News This Week

Every week Logos employees collect the most interesting news bits from the book and music world…

George Bush will publish his memoirs.

Writer Alan Stillitoe dies at 82.

Villains in the Vatican: from fiction to fact.

Random House releases some digital rights to the Styron Heirs.

A history of NYRB classics.

The growing steampunk genre.

Archie goes gay.

What Mary Gaitskill is reading.

Colin Meloy will write a children’s book.

“Man, I really feel like taking down a big corporation with my investigating skills now. All I need is a punk rock detective to help me out. Anyone on this train available? Anyone?”

The Life of Pi might go 3-d.

Books beat the Kindle and iPad in the greener than you battle.

Twitter: A book addict’s paradise.

A literary comic strip.

The Tabloids would have loved Jay Gatsby.

A gang lord loves bookstores.

Laura Bush reveals the details of a fatal car crash.

The writings of Marilyn Monroe will be published.

The plot of Glenn Beck’s new book is revealed.

Philip K. Dick’s Exegesis will be published.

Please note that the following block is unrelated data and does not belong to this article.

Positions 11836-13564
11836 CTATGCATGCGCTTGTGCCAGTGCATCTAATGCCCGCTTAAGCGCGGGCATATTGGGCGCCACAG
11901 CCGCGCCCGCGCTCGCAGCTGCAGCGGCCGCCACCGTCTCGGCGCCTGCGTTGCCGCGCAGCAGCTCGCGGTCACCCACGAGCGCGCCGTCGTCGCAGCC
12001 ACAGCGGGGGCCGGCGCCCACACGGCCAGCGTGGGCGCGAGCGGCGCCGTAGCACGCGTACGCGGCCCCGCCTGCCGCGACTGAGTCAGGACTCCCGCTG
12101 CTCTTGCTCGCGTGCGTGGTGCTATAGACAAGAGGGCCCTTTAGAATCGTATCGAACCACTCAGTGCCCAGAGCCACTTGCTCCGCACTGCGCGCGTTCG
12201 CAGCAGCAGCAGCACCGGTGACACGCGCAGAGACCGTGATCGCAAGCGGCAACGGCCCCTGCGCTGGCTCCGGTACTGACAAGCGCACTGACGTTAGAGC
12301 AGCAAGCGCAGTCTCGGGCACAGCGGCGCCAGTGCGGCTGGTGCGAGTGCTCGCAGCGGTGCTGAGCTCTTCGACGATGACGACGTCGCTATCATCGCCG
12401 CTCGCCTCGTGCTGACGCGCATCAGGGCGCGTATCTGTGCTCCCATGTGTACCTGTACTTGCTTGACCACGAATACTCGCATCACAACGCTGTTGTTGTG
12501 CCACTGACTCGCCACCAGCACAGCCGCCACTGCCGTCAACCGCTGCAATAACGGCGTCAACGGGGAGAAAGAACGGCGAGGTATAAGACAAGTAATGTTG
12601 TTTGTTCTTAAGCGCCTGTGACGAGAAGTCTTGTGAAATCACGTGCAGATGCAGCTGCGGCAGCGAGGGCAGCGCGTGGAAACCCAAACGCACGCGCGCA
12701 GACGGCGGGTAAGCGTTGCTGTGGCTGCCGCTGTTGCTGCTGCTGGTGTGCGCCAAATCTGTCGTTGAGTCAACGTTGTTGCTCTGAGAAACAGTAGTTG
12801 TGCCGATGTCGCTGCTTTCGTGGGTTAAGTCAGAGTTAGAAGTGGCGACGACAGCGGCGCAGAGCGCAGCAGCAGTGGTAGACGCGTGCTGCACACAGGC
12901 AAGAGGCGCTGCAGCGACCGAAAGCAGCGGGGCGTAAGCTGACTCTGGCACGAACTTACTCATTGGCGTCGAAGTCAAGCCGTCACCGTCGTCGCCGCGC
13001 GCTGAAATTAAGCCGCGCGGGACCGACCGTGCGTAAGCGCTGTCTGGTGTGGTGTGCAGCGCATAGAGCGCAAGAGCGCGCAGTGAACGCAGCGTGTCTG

Author Tayari Jones joins the protest against Arizona’s new immigration laws.

Keep up to date with advancements in literary technology.

China Miéville wins the Arthur C. Clarke award for the third time.

Tintin goes to court in Belgium.

Alan Moore’s collaboration with Mike Patton is confirmed.

Batman makes a move for the stage.

More than 100 children’s authors back teacher’s testing boycott in the UK.

NPR evaluates the merits of digital books as the savior of the publishing industry.

The London Review of Books and the future of reading.

See how your favorite literary magazine holds up.

Faber and Faber starts an interactive website for kids.

Terry Pratchett will edit SFX Magazine.

Sarah Silverman talks to NPR about her new book.

Zach Galifianakis interviews John Wray on his new book Lowboy.

Twenty books to read before you’re 16.

The future of the author in the digital age.

Students in Indiana are banned from reading Song of Solomon mid-way through the book.

Malcom Gladwell, William P. Young, and Dan Brown are most frequently highlighted authors  on the Kindle.

The New Yorker Book Bench examines the phrase “beg the question”.

The unauthorized sequel to Catcher in the Rye may or may not be published in the US. Still.

An interview with Charlene Harris.

Using e-books to save print?

Houghton Mifflin Harcourt plans to reinvigorate Philip K. Dick.

More than 130,000 book lovers attended the 2010 Los Angeles Festival of Books.

Molly Ringwald writes a teen angst novel.


Janina Larenas is the book buyer for the New Book Department. She is a printmaker and book artist who works with a variety of mediums to create narrative imagery. Her pieces range from stickers and posters to science illustration, embroidery to zines, often merging technical crafts with fine art presentation.